*Long queues linger
*Marketers say scarcity would eventually lead to increment in official price
Lagos — Oil marketers have indiscriminately increased pump price of Premium Motor Spirit, petrol as against announcement by the NNPC that there would be no price increment this month.
The increment was noticed since the weekend following reappearance of long queue at filling stations across Lagos State and Abuja.
Many petrol dispensing stations were seen to have closed their gates against buyers, while some of the few who continue to sell, without reflecting price on their boards, sell above the official pump price, according to findings.
The product now goes for between N168-N170 at some stations at the outskirt of Lagos, while black marketers sell in the range of N170-N175 per litre.
While SweetcrudeReports was doing some check rounds, noticed that while some of the stations have ran out of products, many are hoarding in hope of selling at a higher price expected to be announced by the NNPC soon.
The state oil company, NNPC had on Sunday issued a statement of warning against product hoarding by oil marketers while at the same time reassuring that there would be no increment in the ex-depot price in March, and that it had sufficient product in its depots to last 40 days.
Despite NNPC’s assurance, oil marketers have warned that petrol will sell for as much as N230 per litre in March, as long queues linger even till Tuesday. Several stations around Ago Okota, and towards Apple junction through Festac Town were under lock and key.
The National Operations Controller, Independent Petroleum Marketers Association of Nigeria, IPMAN, Mike Osatuyi, in a statement said there was no way the nation would escape a fresh hike in fuel price.
Osatuyi said, “I have just returned from a meeting in Abuja. What I have observed is that many stations have closed down and there are queues in many places in both Lagos and Abuja. Nigeria has crossed the bridge, there is no hiding place, the N1.2 trillion which was hitherto annual spending on subsidy will be borne by the market.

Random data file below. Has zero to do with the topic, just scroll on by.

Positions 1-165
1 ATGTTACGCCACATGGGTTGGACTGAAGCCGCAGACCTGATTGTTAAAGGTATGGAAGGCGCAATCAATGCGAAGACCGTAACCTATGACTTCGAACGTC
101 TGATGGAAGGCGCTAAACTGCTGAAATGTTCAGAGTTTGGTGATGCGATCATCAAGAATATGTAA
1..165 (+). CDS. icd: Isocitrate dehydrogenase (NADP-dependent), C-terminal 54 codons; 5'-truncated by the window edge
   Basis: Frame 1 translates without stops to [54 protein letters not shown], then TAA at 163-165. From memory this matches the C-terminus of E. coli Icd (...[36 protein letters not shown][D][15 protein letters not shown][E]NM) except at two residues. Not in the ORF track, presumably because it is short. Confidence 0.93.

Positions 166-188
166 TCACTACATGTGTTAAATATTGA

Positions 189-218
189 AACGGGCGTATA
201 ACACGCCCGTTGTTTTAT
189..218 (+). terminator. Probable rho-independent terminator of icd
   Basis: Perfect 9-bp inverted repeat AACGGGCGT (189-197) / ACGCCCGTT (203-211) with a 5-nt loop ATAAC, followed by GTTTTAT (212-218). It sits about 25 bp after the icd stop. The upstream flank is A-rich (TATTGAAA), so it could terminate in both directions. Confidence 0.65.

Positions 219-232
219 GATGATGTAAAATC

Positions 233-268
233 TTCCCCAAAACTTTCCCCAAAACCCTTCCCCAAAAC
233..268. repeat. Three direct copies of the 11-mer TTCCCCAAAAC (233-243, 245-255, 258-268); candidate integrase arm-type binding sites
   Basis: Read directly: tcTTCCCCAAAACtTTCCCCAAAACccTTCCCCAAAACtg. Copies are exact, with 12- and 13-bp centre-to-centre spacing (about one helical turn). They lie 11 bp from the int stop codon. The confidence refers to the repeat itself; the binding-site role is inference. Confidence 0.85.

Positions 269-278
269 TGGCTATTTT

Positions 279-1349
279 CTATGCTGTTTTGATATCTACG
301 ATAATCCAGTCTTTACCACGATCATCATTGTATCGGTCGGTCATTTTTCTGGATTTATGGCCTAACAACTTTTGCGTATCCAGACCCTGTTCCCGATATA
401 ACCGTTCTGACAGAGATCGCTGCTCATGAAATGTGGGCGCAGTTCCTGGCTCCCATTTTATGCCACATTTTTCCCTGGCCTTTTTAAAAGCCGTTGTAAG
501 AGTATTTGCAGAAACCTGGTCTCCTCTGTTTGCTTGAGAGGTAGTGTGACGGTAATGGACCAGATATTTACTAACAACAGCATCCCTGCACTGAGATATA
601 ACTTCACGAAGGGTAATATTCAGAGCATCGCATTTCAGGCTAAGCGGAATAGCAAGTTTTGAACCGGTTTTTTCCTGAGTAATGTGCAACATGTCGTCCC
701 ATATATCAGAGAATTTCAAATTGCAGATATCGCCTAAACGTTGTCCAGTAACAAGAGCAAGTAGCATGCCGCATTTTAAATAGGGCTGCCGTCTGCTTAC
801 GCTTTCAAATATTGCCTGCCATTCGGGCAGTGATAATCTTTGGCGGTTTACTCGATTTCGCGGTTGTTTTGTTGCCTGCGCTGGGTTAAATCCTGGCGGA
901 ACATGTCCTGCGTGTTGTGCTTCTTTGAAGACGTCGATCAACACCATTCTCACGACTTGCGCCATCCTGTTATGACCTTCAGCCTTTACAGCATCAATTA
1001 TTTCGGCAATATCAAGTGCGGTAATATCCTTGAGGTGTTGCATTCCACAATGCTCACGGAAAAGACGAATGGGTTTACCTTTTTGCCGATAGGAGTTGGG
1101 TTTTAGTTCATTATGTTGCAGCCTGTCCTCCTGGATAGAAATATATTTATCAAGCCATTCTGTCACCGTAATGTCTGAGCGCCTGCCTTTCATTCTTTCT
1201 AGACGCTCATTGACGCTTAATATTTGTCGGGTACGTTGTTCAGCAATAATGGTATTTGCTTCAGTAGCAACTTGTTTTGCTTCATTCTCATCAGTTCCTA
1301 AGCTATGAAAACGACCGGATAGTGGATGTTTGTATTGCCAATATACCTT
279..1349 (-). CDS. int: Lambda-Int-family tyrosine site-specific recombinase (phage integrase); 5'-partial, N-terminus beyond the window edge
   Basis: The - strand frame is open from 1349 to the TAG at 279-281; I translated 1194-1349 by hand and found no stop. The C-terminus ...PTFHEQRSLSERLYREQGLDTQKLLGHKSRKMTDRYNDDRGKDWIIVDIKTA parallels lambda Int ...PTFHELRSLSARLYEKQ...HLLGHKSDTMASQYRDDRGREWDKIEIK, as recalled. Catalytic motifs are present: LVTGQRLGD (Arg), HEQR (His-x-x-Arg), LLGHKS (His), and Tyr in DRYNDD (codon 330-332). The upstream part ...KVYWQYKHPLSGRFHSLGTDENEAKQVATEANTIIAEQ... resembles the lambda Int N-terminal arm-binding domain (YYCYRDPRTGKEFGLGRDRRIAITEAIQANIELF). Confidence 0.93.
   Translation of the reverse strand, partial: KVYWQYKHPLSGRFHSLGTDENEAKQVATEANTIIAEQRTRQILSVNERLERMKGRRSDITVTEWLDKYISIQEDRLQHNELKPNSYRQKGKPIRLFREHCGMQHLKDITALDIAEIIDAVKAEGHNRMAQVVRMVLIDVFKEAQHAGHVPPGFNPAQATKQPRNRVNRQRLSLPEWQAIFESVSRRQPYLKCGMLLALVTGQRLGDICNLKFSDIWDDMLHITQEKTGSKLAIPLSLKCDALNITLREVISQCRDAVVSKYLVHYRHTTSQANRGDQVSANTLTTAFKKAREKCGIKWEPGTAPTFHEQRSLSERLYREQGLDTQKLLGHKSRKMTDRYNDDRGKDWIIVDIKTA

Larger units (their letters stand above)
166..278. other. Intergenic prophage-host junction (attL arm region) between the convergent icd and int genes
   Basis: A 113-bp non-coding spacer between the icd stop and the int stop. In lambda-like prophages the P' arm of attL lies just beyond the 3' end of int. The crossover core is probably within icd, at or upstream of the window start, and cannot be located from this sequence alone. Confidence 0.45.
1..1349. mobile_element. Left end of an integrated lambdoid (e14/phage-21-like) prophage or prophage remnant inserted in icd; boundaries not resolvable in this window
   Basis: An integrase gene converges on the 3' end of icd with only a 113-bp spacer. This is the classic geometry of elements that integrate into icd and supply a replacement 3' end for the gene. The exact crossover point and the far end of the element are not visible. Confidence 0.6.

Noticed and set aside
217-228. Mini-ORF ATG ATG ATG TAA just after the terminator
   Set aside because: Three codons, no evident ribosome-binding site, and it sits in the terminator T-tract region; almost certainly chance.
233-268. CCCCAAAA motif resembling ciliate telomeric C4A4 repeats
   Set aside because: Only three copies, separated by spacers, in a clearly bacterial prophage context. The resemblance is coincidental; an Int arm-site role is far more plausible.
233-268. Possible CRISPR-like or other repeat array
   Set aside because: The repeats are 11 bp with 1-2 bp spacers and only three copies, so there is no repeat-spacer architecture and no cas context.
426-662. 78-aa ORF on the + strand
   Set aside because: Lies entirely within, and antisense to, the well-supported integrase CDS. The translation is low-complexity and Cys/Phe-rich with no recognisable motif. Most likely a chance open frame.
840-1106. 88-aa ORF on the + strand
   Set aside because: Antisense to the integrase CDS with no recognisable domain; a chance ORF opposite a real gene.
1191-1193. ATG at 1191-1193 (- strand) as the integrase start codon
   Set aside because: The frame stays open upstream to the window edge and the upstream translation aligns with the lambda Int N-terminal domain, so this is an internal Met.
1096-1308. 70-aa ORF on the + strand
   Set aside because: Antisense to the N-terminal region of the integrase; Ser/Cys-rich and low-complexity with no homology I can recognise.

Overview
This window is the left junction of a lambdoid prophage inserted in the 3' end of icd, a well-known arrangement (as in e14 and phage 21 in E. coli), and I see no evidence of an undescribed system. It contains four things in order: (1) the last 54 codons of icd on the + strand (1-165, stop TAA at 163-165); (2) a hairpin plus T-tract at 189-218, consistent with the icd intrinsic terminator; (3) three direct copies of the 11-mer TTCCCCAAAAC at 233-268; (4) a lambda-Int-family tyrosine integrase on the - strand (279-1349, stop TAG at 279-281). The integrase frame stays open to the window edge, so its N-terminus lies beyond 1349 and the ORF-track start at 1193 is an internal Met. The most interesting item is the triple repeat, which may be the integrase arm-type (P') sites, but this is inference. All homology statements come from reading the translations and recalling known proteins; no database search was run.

“As it is, the prices of crude oil have gone up to $67 per barrel and, with this, the price of PMS will be between N220 per litre and N230 per litre. I was told by someone that the Group Managing Director of NNPC told them that the official price is likely to be N206 per litre.
“As it is now, all the stations that have shut down their gates must have heard information before they took that action. I want us all to wait by tomorrow we will all see clearly what will happen. There have been annual spending of N1.2 trillion on fuel subsidy and now that the subsidy has said to be abolished, that money must come from somewhere.
‘’The money must be coming from somewhere. “NNPC is not an NGO (non-governmental organisation), there is no budgetary provision for subsidy again and instead of wasting it on subsidy, it should be deployed to other sectors,’’ he said.
On what can be done to cushion the negative effects of higher fuel price, Osatuyi said: “This plan to cushion the negative effects of higher fuel price should be the next important thing. The government can do the free conversion of vehicle from fuel to gas. This should be done to help Nigerians who will definitely be affected by this fuel price hike.”
On his part, the IPMAN National Public Relations Officer, Alhaji Suleiman Yakubu, condemned the panic buying and return of long queues at some filling stations within Abuja.